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J Virol. 2003 Jan;77(2):1157-62.

There are two different species B adenovirus receptors: sBAR, common to species B1 and B2 adenoviruses, and sB2AR, exclusively used by species B2 adenoviruses.

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Department of Virology, Umeå University, Sweden.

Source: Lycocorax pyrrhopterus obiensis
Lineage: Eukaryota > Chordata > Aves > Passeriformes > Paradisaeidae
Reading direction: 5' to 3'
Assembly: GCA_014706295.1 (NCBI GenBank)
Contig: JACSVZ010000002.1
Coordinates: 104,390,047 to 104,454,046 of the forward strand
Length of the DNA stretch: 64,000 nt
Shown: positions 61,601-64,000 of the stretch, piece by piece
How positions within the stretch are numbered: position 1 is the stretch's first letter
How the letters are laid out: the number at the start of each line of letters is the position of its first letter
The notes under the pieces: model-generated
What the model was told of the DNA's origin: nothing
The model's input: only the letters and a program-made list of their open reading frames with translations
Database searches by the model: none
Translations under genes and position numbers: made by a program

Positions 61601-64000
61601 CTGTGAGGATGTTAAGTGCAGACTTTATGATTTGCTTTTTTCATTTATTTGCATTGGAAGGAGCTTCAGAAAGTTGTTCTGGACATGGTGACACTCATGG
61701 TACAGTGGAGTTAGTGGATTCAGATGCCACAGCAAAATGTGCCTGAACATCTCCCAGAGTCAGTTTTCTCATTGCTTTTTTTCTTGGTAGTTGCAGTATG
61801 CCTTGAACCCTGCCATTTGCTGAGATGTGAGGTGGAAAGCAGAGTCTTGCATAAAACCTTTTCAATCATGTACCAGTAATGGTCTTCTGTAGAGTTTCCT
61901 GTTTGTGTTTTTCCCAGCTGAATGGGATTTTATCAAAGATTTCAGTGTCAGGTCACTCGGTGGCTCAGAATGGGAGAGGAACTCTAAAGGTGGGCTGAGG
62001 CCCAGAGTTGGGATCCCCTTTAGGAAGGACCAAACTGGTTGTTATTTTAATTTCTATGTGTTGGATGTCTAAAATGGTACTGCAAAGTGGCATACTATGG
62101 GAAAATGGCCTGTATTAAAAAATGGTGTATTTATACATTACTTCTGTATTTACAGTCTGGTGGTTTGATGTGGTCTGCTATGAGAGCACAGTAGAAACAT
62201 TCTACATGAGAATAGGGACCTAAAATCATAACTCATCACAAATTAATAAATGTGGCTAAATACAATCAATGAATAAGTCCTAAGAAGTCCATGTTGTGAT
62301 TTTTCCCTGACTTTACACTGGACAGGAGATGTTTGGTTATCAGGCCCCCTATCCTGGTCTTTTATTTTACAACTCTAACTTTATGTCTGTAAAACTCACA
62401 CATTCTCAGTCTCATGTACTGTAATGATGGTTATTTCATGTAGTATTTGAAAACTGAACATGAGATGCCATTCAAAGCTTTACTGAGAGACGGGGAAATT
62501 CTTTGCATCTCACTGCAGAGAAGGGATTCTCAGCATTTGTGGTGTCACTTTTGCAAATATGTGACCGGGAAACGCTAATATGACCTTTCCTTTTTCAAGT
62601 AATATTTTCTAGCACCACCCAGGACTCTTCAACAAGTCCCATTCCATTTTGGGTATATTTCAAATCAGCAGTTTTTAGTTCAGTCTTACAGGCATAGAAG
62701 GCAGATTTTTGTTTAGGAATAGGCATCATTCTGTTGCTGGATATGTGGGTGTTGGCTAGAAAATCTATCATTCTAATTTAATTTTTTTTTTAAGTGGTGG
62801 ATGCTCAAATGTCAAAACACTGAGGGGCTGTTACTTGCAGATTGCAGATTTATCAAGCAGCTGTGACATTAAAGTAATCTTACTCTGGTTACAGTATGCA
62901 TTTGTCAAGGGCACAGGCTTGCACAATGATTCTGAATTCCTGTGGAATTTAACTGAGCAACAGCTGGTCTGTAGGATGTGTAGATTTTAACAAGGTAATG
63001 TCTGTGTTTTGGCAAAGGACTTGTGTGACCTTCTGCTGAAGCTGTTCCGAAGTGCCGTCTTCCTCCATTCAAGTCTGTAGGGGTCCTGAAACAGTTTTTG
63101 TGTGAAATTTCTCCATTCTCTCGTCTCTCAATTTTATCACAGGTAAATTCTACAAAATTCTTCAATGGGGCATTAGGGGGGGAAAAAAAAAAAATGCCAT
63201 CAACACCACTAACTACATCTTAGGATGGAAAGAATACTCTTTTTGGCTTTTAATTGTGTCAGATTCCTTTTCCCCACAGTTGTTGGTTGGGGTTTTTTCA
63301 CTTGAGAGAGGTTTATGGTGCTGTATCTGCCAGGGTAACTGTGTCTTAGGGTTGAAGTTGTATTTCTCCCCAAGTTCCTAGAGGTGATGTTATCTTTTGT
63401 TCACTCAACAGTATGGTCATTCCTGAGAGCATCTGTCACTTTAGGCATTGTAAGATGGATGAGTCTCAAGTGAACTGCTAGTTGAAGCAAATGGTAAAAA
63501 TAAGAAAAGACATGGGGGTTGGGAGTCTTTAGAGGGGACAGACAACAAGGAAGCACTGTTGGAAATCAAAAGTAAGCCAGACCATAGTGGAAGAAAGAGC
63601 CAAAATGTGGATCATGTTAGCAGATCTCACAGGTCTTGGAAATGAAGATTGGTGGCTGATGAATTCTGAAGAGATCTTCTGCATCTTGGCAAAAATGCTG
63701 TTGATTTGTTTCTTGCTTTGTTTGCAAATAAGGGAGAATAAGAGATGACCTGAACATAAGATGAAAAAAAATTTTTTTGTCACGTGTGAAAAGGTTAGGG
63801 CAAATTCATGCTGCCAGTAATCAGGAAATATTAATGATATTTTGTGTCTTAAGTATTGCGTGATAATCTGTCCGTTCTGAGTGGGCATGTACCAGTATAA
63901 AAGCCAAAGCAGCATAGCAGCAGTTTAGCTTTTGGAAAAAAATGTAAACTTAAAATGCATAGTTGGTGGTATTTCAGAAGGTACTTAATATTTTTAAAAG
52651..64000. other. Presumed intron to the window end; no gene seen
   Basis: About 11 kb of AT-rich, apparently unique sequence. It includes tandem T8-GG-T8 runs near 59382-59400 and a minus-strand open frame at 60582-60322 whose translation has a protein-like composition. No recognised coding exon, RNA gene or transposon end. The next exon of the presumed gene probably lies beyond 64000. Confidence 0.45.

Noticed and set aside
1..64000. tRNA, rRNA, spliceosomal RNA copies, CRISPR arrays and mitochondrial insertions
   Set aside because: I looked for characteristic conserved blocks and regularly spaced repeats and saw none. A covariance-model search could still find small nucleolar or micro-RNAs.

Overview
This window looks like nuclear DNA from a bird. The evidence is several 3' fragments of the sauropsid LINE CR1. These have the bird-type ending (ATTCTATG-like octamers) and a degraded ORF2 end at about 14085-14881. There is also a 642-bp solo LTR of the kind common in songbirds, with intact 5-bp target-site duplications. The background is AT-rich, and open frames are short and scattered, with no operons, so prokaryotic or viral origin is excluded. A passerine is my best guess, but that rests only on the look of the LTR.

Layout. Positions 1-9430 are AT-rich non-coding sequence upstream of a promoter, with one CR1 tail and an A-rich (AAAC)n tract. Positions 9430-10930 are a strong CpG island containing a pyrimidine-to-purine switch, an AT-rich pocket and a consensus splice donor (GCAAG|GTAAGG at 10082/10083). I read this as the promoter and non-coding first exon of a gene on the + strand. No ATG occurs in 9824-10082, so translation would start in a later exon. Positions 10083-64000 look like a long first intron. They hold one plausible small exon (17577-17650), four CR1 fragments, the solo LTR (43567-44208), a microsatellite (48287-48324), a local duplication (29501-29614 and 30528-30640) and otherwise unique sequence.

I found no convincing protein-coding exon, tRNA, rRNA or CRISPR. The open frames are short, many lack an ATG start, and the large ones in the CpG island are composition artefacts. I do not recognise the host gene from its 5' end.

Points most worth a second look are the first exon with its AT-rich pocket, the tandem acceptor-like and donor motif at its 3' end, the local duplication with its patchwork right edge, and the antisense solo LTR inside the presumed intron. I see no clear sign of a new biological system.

Unlike most adenovirus (Ad) serotypes, the species B Ads do not use the coxsackie-adenovirus receptor as an attachment receptor. The species B attachment receptor(s) has not yet been identified and is also poorly characterized. Species B Ads can be further divided into species B1 and B2 Ads, and these display different organ tropisms, suggesting a difference in receptor usage. We have studied the receptor interactions of the species B1 serotypes 3p and 7p and the species B2 serotypes 11p and 35 and characterized the properties of the species B receptor(s). Reciprocal blocking experiments using unlabeled Ad11p or Ad3p virions to block the binding to A549 cells of (35)S-labeled 3p, 7p, 11p, and 35 showed that only Ad11p virions efficiently blocked the binding of all the species B Ads studied (> or =70%). Thus, there is apparently a common species B Ad receptor (sBAR). However, Ad3p virions only partially (< or =30%) blocked the binding of Ad11p and Ad35 to A549 cells. Binding experiments after trypsin treatment of the cells confirmed that the species B2 serotypes address at least two different receptors on A549 and J82 cells, since sBAR is trypsin sensitive but the species B2 Ad receptor (sB2AR) is not. Both receptors are proteins or glycoproteins, since binding of all species B serotypes was abolished after proteinase K or subtilisin treatment of A549 or J82 cells. Furthermore, binding of the species B serotypes to sBAR was abolished with EDTA and restored with Ca(2+), whereas the binding of Ad11p and Ad35 to SB2AR was independent of divalent cations.

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